Galveston public housing conditions illustrate results of HUD’s failure to give a damn

Neglect of Galveston public housing - 12/2/2008, almost 3 months after the Hurricane
Neglect of Galveston public housing - 12/2/2008, almost 3 months after the Hurricane.

I toured the three devastated public housing developments in Galveston this week and what I saw sickened, depressed and angered me.

The condition of the public housing developments in Galveston, almost three months after the flooding is a classic example of government incompetency.  In a community that is struggling to rebuild, the condition of these apartments is a huge billboard advertising the failure of HUD’s accountability and responsibility.

A temporary chain link fence has been erected around the apartments but it was broken down and standing open in places.  Anyone can come and go at will through the large, devastated public housing developments.

Windows are broken and many doors were standing open.  Personal belongings of the former residents are scattered across the grounds: clothes, chairs, sofas, books, tvs, all sorts of personal possessions.  Each apartment I entered is growing mold and is filled with ruined furniture and personal items.  The stench is appalling.

Privately owned housing, both single family and apartments surrounding the public housing was also devastated but there were signs of activity and, in many cases, people are trying to rebuild.

Looking at the contrast between the condition of these public housing developments and the private housing in the area shows everyone that HUD has failed to assume any responsibility for aiding the recovery efforts.  HUD will claim that the maintenance of the condition of these public housing units is the responsibility of the local public housing authority.  I agree that the Galveston Housing Authority does bear some responsibility here.  But the local PHA appears simply overwhelmed.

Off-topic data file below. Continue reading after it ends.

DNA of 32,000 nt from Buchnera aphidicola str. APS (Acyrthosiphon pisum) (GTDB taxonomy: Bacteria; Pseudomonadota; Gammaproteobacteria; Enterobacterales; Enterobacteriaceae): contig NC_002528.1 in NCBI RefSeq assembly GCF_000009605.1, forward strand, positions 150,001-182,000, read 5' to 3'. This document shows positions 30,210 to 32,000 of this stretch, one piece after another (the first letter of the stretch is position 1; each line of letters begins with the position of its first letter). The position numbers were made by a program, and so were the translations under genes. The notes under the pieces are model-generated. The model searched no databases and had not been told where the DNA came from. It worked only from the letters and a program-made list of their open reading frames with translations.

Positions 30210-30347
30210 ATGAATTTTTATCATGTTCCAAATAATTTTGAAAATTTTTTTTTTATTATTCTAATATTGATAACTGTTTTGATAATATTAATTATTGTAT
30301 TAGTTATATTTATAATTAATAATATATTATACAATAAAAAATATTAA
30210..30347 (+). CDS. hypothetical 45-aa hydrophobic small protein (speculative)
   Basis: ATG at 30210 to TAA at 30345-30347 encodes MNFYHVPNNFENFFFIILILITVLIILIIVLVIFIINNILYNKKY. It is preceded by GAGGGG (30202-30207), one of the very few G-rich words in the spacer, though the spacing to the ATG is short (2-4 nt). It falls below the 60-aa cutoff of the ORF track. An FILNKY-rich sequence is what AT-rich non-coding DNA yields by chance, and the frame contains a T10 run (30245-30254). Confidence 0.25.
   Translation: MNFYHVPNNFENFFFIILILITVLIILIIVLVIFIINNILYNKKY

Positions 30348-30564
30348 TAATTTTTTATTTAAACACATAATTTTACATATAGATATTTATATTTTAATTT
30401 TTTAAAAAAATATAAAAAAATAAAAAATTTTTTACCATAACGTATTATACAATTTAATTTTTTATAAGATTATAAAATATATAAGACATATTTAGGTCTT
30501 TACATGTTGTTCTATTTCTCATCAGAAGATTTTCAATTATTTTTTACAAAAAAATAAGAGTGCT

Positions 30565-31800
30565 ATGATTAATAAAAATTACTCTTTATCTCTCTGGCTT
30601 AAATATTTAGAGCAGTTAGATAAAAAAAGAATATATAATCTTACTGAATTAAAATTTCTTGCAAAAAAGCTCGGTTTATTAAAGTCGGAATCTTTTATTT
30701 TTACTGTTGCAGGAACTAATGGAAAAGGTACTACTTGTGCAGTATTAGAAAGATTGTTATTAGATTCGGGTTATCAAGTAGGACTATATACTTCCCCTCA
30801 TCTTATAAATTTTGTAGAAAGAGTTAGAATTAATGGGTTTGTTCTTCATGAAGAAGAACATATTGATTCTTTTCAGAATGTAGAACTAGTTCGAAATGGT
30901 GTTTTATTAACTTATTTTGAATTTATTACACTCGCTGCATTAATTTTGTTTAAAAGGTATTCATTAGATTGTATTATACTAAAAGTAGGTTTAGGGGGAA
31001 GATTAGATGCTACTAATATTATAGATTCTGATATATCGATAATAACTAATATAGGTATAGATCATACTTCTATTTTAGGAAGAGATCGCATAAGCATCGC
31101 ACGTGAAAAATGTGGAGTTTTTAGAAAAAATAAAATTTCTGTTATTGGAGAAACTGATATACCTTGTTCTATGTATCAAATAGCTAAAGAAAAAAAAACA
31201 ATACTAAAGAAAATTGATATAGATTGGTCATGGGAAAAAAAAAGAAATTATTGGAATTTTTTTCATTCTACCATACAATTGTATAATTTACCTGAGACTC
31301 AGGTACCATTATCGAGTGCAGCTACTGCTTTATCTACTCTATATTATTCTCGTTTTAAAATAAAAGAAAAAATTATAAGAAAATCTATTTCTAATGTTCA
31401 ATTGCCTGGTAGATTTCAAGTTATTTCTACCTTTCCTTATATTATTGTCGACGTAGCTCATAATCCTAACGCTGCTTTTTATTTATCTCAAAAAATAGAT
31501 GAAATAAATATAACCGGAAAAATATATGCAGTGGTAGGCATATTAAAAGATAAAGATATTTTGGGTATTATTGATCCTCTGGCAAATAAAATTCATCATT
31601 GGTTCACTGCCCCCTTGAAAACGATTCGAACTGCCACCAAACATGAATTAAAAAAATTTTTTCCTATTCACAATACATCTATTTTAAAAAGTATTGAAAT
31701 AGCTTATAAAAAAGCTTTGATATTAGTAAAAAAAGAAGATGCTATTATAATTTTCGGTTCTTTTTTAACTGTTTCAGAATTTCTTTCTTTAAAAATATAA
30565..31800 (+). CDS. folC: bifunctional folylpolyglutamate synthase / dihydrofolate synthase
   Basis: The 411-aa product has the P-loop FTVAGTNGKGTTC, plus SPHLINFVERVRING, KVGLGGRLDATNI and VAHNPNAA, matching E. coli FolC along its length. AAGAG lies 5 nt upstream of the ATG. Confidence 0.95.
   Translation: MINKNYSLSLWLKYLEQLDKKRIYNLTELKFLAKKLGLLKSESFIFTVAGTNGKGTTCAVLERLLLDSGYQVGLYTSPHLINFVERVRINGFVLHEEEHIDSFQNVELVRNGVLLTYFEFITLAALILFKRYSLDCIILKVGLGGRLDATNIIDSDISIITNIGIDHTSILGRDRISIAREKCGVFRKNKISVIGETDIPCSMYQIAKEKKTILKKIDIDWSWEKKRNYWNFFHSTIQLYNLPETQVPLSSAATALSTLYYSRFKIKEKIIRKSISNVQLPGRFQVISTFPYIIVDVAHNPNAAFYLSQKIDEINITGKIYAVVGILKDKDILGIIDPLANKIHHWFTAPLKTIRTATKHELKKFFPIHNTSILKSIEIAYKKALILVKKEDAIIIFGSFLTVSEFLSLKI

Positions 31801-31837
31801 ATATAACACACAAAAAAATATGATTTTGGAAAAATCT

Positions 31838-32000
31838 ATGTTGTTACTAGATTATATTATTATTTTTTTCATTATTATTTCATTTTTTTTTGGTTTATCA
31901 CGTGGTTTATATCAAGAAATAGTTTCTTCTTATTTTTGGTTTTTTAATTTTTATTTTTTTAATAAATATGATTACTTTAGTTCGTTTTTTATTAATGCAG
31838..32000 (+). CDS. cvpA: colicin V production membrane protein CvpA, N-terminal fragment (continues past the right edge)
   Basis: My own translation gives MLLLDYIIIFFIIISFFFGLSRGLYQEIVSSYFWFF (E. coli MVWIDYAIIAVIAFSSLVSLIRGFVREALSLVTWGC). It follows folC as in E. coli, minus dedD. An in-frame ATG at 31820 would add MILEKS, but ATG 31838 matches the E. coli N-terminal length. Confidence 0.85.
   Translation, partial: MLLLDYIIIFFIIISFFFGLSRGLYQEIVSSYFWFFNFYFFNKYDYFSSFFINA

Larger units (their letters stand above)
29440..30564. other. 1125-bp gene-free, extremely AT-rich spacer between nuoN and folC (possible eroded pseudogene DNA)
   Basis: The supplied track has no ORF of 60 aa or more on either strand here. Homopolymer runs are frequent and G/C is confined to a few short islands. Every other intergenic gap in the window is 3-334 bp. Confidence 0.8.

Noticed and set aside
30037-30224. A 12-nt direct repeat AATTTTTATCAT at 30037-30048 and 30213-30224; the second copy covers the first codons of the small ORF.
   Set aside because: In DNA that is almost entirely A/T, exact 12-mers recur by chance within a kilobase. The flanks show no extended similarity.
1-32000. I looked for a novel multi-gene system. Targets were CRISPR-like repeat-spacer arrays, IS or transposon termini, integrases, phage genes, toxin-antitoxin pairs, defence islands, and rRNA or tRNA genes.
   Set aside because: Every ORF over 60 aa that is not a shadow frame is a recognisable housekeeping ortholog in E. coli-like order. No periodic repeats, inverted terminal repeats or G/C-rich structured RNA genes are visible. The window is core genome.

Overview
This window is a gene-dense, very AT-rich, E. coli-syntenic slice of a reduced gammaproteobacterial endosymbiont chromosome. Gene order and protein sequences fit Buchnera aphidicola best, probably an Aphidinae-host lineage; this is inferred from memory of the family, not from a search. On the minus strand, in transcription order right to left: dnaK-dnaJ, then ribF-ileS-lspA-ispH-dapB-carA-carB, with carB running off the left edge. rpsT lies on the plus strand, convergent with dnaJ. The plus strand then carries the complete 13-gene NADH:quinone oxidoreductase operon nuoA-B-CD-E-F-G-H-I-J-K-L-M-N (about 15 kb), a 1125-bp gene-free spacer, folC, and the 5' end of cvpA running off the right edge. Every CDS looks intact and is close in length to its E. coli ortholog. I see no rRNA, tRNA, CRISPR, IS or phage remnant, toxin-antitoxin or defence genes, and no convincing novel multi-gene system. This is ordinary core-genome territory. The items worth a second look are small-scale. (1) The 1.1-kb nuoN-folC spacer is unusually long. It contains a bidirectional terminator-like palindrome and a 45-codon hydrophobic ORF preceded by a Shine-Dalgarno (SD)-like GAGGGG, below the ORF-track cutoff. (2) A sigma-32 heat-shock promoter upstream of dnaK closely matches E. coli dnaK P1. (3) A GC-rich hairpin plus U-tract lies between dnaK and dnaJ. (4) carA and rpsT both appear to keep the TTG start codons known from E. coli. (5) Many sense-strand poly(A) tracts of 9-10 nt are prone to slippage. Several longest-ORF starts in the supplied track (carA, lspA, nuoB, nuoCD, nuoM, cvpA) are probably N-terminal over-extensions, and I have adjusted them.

The damage that these conditions do to the will of the surrounding community to rebuild is enormous, the danger these conditions pose to residents of the neighborhoods, especially children, is real.

None of this takes into account how this extreme neglect reinforces negative public perceptions about public housing.

Some responsible entity (HUD) needs to contract immediately to secure and clean up the devastated public housing of Galveston.  This is national disgrace.

Neglect of Galveston public housing - 12/2/2008, almost 3 months after the Hurricane
Neglect of Galveston public housing - 12/2/2008, almost 3 months after the Hurricane.

1 Comment

  1. As a former Galveston resident, I have followed with great interest the unveiling stories of the demolished public housing in Galveston. I have been to the island no less than 8 times since IKE and have toured the housing development by car and peripherally by foot (outside the fence). I applaud the work of the Housing Authority in trying to implement a plan that will provide long-range solutions to the low-income housing problems in Galveston. Public forums and input from the residents of these developments are vital in developing a strategic plan which meets the current needs of residents. The most obvious wrong answer is to jump in and start rebuilding a system that was already broken. Offering residents options such as housing on-the-market and outside of the housing developments is a great first step. These developments are beyond their lifespan already and the most cost-effective position would be to demolish and rebuild. Certainly residents should have been allowed to come home and claim their belongings, but honestly, many are finding it easier to start over. Especially due to the water-damaged condition of any belongings. Harish and his staff want only the best for residents and we should be finding ways to support GHA instead of crying “foul.”

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